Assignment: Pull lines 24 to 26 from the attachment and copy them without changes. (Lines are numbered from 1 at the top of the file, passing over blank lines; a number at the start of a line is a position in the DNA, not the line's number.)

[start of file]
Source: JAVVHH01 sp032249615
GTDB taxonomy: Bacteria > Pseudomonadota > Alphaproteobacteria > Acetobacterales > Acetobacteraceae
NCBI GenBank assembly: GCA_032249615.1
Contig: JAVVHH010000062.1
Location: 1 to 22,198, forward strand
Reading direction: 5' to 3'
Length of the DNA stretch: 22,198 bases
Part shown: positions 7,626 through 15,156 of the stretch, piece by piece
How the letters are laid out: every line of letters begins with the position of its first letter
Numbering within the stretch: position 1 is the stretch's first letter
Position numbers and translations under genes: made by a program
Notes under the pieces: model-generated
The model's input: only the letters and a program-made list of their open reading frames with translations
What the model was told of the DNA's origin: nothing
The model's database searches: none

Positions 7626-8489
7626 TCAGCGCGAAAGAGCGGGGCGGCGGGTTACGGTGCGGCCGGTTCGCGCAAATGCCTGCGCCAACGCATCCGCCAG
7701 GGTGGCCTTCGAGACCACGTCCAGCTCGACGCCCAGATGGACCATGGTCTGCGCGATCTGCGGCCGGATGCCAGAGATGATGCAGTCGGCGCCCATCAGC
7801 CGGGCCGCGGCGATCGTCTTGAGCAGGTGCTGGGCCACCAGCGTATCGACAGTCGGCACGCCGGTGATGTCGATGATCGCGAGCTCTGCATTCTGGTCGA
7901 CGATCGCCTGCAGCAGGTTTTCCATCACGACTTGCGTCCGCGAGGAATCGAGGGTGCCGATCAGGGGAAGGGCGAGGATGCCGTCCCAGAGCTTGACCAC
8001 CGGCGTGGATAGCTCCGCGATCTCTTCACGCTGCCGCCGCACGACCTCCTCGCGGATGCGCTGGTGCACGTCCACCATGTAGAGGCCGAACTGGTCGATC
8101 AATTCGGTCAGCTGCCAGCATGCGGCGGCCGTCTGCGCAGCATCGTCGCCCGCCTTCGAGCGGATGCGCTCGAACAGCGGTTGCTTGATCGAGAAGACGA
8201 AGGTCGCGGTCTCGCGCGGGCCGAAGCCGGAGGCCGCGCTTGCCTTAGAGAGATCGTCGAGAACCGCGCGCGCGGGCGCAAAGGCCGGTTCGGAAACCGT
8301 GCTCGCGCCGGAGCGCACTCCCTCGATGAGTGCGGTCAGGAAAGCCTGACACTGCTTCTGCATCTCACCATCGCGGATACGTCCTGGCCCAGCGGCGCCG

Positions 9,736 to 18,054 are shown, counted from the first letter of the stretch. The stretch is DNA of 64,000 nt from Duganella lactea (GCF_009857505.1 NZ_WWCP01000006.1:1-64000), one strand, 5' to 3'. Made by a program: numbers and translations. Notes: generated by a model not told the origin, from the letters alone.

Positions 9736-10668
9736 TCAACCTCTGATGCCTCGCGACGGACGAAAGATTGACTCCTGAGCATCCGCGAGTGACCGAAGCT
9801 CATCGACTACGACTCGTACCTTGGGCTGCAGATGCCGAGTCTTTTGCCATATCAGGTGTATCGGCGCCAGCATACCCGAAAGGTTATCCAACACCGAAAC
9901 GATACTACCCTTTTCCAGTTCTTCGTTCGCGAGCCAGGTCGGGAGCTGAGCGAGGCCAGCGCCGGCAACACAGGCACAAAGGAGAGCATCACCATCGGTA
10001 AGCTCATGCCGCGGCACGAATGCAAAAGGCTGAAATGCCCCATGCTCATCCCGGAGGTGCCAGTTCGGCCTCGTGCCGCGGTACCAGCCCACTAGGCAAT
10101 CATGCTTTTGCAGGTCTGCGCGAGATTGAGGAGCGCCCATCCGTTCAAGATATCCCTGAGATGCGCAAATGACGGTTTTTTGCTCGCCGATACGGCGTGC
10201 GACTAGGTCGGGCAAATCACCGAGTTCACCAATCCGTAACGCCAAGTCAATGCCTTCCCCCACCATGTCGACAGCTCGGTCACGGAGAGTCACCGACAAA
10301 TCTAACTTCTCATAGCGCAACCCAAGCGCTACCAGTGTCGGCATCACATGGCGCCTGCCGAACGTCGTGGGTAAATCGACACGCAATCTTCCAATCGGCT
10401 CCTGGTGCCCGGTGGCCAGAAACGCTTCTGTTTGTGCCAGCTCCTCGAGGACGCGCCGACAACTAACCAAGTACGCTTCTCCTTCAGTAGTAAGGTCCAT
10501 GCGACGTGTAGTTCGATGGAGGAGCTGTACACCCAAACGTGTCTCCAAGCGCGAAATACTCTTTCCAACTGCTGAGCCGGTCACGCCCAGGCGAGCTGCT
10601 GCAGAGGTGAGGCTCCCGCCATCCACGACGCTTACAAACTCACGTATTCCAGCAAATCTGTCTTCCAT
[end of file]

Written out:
8301 GCTCGCGCCGGAGCGCACTCCCTCGATGAGTGCGGTCAGGAAAGCCTGACACTGCTTCTGCATCTCACCATCGCGGATACGTCCTGGCCCAGCGGCGCCG

Positions 9,736 to 18,054 are shown, counted from the first letter of the stretch. The stretch is DNA of 64,000 nt from Duganella lactea (GCF_009857505.1 NZ_WWCP01000006.1:1-64000), one strand, 5' to 3'. Made by a program: numbers and translations. Notes: generated by a model not told the origin, from the letters alone.

Positions 9736-10668